Fracture Toughness Study on Zr-based Bulk Metallic Glasses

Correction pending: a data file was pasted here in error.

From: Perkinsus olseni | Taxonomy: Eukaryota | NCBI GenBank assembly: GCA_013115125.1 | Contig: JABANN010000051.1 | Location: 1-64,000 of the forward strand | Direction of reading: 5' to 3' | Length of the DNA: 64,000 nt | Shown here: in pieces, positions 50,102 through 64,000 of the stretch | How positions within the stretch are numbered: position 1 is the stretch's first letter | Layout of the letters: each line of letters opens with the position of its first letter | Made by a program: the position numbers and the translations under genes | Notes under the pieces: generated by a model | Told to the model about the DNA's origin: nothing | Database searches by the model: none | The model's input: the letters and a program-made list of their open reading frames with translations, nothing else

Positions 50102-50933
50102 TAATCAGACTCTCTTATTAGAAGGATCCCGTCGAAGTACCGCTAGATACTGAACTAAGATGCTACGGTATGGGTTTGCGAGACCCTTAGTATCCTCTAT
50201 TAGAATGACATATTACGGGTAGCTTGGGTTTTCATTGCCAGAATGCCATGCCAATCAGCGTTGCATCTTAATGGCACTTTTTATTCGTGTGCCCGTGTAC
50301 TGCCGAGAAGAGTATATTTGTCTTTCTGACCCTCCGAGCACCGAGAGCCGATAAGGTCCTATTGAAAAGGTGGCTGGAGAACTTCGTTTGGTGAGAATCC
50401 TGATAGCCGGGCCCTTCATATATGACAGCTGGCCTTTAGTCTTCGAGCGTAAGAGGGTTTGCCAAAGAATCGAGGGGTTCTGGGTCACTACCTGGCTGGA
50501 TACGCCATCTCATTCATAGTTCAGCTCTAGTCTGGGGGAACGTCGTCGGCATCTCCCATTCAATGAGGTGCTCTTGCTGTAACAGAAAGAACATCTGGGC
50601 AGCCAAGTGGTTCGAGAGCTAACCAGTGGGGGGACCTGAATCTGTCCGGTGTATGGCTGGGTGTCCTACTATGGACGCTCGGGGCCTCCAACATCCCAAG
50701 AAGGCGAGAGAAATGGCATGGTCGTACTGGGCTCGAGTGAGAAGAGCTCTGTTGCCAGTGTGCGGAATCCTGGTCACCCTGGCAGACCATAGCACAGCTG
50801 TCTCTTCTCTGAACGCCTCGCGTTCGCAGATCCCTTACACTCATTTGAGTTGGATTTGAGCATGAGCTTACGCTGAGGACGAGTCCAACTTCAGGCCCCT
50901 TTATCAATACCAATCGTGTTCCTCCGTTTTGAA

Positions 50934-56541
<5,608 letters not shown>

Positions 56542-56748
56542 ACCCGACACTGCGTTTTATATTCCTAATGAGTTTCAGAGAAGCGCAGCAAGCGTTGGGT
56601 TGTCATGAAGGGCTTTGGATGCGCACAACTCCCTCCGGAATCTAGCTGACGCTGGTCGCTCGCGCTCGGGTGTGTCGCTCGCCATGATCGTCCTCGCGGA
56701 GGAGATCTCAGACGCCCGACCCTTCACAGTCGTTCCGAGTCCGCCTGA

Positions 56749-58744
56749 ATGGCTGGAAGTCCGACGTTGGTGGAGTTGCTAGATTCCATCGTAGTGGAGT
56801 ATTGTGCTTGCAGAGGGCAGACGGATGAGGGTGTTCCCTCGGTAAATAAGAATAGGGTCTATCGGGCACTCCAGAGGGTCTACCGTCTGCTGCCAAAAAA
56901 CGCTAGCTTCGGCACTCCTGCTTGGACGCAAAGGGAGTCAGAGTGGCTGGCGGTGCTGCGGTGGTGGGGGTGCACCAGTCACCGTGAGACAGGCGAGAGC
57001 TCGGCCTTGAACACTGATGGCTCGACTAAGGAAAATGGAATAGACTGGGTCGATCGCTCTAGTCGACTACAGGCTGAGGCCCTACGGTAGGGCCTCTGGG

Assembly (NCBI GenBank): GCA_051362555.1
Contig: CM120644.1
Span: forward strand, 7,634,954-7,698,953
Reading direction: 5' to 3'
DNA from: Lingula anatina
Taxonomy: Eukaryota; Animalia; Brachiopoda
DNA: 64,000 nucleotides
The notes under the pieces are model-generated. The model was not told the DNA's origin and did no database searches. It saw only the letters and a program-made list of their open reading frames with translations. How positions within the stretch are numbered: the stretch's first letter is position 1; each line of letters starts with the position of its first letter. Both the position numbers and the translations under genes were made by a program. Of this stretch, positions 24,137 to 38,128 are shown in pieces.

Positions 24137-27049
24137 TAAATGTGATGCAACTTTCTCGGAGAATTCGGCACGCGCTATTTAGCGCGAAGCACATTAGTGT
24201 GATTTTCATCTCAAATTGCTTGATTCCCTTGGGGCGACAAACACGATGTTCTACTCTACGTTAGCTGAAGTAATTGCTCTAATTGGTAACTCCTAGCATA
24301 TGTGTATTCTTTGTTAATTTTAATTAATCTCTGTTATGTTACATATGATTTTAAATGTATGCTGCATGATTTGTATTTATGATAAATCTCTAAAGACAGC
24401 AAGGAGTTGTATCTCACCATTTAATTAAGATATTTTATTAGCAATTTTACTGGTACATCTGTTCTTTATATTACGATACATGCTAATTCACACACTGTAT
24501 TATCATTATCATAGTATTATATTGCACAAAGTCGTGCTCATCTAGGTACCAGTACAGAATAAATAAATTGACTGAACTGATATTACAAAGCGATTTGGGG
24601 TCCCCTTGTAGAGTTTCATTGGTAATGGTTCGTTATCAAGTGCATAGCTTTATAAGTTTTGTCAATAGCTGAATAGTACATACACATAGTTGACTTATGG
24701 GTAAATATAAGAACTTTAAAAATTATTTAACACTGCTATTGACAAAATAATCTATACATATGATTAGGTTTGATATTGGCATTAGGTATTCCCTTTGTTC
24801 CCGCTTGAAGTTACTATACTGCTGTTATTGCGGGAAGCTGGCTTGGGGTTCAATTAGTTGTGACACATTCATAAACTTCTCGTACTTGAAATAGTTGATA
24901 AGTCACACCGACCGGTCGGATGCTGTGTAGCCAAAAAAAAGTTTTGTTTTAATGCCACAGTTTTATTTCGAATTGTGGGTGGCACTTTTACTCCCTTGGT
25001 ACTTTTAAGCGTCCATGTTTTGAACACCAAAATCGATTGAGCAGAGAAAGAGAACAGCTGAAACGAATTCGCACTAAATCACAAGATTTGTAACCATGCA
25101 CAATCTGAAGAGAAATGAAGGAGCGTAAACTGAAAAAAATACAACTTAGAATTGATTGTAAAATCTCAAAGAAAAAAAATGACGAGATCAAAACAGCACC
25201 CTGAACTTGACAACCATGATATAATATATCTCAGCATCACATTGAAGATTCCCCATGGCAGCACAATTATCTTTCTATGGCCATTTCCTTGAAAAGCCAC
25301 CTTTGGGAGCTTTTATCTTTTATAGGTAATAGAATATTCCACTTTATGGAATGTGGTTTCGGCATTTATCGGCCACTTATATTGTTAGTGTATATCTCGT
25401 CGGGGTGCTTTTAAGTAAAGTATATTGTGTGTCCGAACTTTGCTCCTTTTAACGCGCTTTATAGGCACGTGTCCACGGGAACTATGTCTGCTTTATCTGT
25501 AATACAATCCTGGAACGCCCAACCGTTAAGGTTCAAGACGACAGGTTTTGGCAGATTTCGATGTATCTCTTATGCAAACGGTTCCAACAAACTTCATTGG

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Fracture Toughness Study on Zr-based Bulk Metallic Glasses Jin-Yoo Suh1, Mary Laura Lind1, C. Paul Kim1,2, R. Dale Conner3, and William L Johnson1 1 Materials Science, California Institute of Technology, W.M.Keck Laboratory of Engineering Materials, Mail code 138-78, Pasadena, CA, 91125 2 Liquidmetal Technologies, Rancho Santa Margarita, CA, 92688 3 Department of Manufacturing Systems Engineering and Management, California State University Northridge, Northridge, CA, 91330 ABSTRACT The fracture toughness of Zr-based bulk metallic glasses of various compositions was studied in the as-cast and annealed condition. Properties were characterized using x-ray and differential scanning calorimetry (DSC) and fracture surfaces were examined using electron microscopy (SEM). Quaternary Zr-Ti-Cu-Be alloys consistently had linear elastic fracture toughness values greater than 80 MPa·m1/2, while Vitreloy 1, a Zr-Ti-Cu-Ni-Be alloy, had an average fracture toughness of 48.5 MPa·m1/2 with a large amount of scatter. The addition of iron to Vitreloy 1 reduced the fracture toughness to 25 MPa·m1/2. Fracture surfaces were carefully analyzed using electron microscopy. Some samples had highly jagged patterns at the beginning stage of crack propagation, and the roughness of this jagged pattern correlated well with the measured fracture toughness values. These jagged patterns, the main source of energy dissipation in the sample, were attributed to the formation of shear bands inside the sample. The Zr-Ti-CuBe alloy, having fracture toughness KQ = 85 MPa·m1/2 as cast, was annealed at various time/temperature combinations. When the alloy was annealed 50oC below Tg, the fracture toughness dropped to 6 MPa·m1/2, while DSC and X-ray showed the alloy to still be amorphous. The roughness of the fracture surfaces on relaxed samples also compared well with the relative fracture toughness. INTRODUCTION Since the discovery of Vitreloy 1, the first commercial Bulk Metallic Glass (BMG) having glass forming ability of more than 25mm, numbers of careful fracture toughness measurements on this superior glass former have been carried out, although there is significant scatter in fracture toughness data from those reports [1-4]. As other alloy systems emerge, fracture toughness of other BMG alloys are also evaluated [5-8], but most of them are measured based on crack initiation from finite radius notches. Considering that the notch radius can cause significant differences in fracture toughness [1], it is difficult to compare those fracture toughness data directly with that of Vitreloy 1. This difficulty makes it harder to understand the parameters determining fracture toughness of BMG, although a couple of analyses provide important insight into the fracture toughness of BMGs [6,9]. In this study, fracture toughness (KQ) was measured for a series of Zr-based BMG alloys: Zr41.2Ti13.8Cu12.5Ni10Be22.5 (Vitreloy 1), Zr33.5Ti24Cu15Be27.5 (Var1), Zr44Ti11Cu20Be25 (Var2) and Zr44Ti11Cu9.3Ni10.2Be25Fe0.5 (Var3). Fracture toughness values for the systems

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